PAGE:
London-based manufacturer The Bagel Group has gone into administration, with around 80 jobs believed to be at risk. The company, previously known as Mr Bagels, produces bagels under the Mr Bagels brand and filed for administration on 16 January 2009. MCR Corporate Restructuring is administrator. Mr Bagels was set up in 1988 by the Kahalani brothers, Paul and Avi and, in 1996, became a limited company. The firm supplies bagels to the retail and foodservice markets. The Bagel Group hit national headlines in December after alleging an executive at rival Maple Leaf Foods was involved in attempted price-fixing – an allegation that is still under investigation. The Bagel Group declined to comment.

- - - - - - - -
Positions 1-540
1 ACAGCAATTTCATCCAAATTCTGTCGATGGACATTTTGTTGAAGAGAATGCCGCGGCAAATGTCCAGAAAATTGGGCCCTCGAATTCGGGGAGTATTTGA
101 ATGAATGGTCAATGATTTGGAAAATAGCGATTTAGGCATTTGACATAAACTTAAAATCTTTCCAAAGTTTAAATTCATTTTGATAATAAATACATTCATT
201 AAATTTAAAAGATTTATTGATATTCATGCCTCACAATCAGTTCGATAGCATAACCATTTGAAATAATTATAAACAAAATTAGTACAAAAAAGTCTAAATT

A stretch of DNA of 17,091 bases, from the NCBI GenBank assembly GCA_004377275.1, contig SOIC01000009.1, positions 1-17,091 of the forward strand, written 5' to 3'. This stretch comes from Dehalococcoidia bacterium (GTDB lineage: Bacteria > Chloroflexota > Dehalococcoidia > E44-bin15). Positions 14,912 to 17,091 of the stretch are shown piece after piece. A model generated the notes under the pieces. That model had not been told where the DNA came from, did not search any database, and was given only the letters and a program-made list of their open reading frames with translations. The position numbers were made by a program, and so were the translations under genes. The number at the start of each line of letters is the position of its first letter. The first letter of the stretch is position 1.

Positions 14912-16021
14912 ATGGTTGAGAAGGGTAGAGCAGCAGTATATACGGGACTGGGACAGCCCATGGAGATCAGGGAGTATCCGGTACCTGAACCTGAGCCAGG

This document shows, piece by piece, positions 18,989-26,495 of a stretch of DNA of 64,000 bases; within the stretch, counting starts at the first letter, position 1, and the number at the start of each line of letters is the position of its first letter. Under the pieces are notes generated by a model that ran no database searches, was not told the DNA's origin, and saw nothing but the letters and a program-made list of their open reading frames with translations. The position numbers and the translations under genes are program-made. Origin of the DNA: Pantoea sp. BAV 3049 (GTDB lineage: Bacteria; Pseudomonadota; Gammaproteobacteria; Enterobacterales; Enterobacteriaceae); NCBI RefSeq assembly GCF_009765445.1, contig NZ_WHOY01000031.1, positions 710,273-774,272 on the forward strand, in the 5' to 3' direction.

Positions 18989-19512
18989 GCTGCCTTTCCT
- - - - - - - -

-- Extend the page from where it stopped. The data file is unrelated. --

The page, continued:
The video shows a short clip of a microphone check onstage, and gives a clear look at what we can only assume is the band’s updated lighting rig. The new setup appears to nix the LED screens added last summer (whose existence similarly leaked to considerable excitement prior to the band’s 2016 summer tour), and has the more familiar colored spotlights laid out in a new arrangement, with four rows of lights arcing lengthwise over the stage. We’re excited to see what this new setup can do![h/t @PhishatMSG][Cover photo: Left (2016) via Emily Butler, Right (2017) via @PhishatMSG]If you’re heading to New York for Phish’s 13-night Baker’s Dozen run at Madison Square Garden, don’t miss all the incredible late night shows going on in the City during the run! Check out Our Official Guide To Baker’s Dozen Late-Nights for all the info.Live For Live Music Phish Baker’s Dozen Run Late-Night ShowsJuly 21 – The Werks @ American Beauty (tix)July 21 – The Motet @ BB King Blues Club (tix)July 20, 21, & 22 – Twiddle @ Irving Plaza (tix) *July 22 – The Werks @ American Beauty (tix)July 22 – Circles Around The Sun @ Gramercy Theatre (SOLD OUT)July 23 – Circles Around The Sun (early brunch show) @ Brooklyn Bowl (tix)July 25 – Turkuaz at Irving Plaza (tix) *July 28 – Dopapod @ Gramercy Theater (tix) *July 28 – James Brown Dance Party – 2 Shows @ Highline Ballroom (early tix/late tix) *July 29 – Dopapod @ Highline Ballroom (tix) *July 29 – Perpetual Groove @ BB King Blues Club (tix)Aug 2 – Matisyahu @ The Cutting Room (tix) *Aug 3 – Greensky Bluegrass w/ Marco Benevento @ Ford Amphitheatre At Coney Island Boardwalk (tix) **Aug 4 – “Kraz & Taz” – Eric Krasno Band w/ Brandon “Taz” Niederauer Band @ The Cutting Room (tix)Aug 5 – Spafford @ BB King Blues Club (tix)* (L4LM & CEG Presents)**(L4LM & Live Nation Presents) Over the last few days, we’ve heard about how Phish is rehearsing for their upcoming summer run with a week of technical and musical rehearsals at BMO Harris Bradley Center in Milwaukee, WI, a relatively short drive from their first shows of the summer at Chicago’s Northerly Island this Friday, Saturday, and Sunday. News of the rehearsals ignited the excitement of local Wisconsin fans, who will not be getting a Phish show of their own this summer, as Phish countless commenters across social media joking about crashing the closed rehearsals and getting a peek and the band’s practices.While we’re sure that sneaking into band rehearsals is just a pipe dream for most of these fans, at least one guy made it inside Phish’s pre-tour “training facility” to take a look around. Now, thanks to a clip that surfaced online today, we can all get a glimpse at the band’s summer 2017 rig, and it looks like lighting designer Chris Kuroda has some new toys to play with. Check it out via Twitter user @PhishatMSG: